Often, when we start analyzing new data, one of the very first things we look at is whether certain pairs of variables are correlated. Correlation can tell if two variables have a linear relationship, and the strength of that relationship. This makes sense as a starting point, since we're usually looking for relationships and correlation is an easy way to get a quick handle on the data set we're working with.

*We'll talk about the correlation between these two factors later in the post.*

## What Is Correlation?

How do we define correlation? We can think of it in terms of a simple question: when X increases, what does Y tend to do? In general, if Y tends to increase along with X, there's a positive relationship. If Y decreases as X increases, that's a negative relationship.

Correlation is defined numerically by a *correlation coefficient*. This is a value that takes a range from -1 to 1. A coefficient of -1 is perfect negative linear correlation: a straight line trending downward. A +1 coefficient is, conversely, perfect positive linear correlation. A correlation of 0 is no linear correlation at all.

Making a scatterplot in Minitab can give you a quick visualization of the correlation between variables, and you can get the correlation coefficient by going to **Stat > Basic Statistics > Correlation...** Here's a few examples of data sets that a correlation coefficient can accurately assess.

This graph shows a positive correlation of 0.7; close to 1. As you can see from the scatterplot, it's a fairly strong linear relationship. As the values of X tend to increase, Y tends to increase as well. Below is a similar plot, but here the relationship shows a negative direction.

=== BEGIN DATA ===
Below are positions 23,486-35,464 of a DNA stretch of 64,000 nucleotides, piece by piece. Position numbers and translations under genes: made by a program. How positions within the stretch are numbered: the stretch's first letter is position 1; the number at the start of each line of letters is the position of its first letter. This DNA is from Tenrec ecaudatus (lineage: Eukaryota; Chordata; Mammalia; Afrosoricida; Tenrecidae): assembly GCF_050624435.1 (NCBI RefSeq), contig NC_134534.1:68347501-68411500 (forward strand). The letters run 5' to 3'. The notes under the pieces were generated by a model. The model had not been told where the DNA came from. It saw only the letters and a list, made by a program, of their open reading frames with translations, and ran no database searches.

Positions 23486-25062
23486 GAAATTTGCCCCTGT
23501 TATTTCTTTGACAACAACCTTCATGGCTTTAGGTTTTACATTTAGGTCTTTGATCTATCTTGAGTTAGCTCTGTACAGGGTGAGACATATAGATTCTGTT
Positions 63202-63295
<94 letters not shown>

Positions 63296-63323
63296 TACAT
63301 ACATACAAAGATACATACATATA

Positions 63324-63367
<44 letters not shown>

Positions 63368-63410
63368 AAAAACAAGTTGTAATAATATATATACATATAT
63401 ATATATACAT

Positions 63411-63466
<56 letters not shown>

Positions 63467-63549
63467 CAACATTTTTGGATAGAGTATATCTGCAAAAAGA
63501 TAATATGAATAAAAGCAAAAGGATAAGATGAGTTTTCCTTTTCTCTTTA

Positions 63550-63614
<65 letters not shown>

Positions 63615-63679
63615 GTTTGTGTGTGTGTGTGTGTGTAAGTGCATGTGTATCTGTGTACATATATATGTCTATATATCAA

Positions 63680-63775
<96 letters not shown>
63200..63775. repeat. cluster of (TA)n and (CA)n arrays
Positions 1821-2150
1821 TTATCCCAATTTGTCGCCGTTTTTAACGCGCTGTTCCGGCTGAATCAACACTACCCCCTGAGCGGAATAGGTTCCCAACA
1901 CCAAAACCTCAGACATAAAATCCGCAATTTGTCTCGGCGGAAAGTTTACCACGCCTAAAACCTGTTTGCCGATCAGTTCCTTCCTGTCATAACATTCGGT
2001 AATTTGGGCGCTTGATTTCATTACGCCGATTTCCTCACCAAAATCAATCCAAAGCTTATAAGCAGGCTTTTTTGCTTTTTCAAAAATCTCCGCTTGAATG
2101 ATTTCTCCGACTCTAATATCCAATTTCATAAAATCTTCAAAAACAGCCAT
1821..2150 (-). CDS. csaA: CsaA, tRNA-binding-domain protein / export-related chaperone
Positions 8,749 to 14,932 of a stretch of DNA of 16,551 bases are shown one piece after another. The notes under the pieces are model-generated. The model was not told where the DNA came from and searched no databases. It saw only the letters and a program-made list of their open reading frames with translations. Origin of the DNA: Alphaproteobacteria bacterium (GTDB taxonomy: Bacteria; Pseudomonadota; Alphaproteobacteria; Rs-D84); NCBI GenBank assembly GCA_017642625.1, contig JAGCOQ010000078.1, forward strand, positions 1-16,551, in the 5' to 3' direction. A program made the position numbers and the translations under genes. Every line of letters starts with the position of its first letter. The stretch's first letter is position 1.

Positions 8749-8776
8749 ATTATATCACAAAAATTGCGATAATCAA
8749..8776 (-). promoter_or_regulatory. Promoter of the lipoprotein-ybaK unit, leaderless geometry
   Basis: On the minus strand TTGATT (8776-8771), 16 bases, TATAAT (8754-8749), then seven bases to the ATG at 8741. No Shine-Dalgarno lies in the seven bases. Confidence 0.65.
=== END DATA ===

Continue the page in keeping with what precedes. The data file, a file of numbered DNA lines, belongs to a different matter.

## Correlation's Limits

However, there are some drawbacks and limitations to simple linear correlation. A correlation coefficient can only tell whether your two variables have a linear relationship. Take, for example, the following chart, which has a correlation coefficient of about 0; we can pretty easily see that there isn't much of a relationship at all:

However, now take a look at this graph, in which there is an obvious relationship, but not a linear one. Notice that the correlation coefficient is also 0 in this case:

This is what you have to keep in mind when interpreting correlations. The correlation coefficient will only detect *linear* relationships. Just because the correlation coefficient is near 0, it doesn't mean that there isn't *some* type of relationship there.

The other thing to remember is something most of us hear soon after we begin exploring data—that correlation does not imply causation. Just because X and Y are correlated in some way does not mean that X *causes* a change in Y, or vice versa.

Here's my favorite example for this. If we look at two variables, shark attacks and ice cream sales, we know intuitively that there's no way one variable has a cause-and-effect impact on the other. However, both shark attacks and ice cream sales will have greater numbers in summer months, so they will be strongly correlated with each other. Be careful not to fall into this trap with your data!

Correlation has a lot of benefits, and it is still a good starting point in a number of different cases, but it's important to know its limitations as well.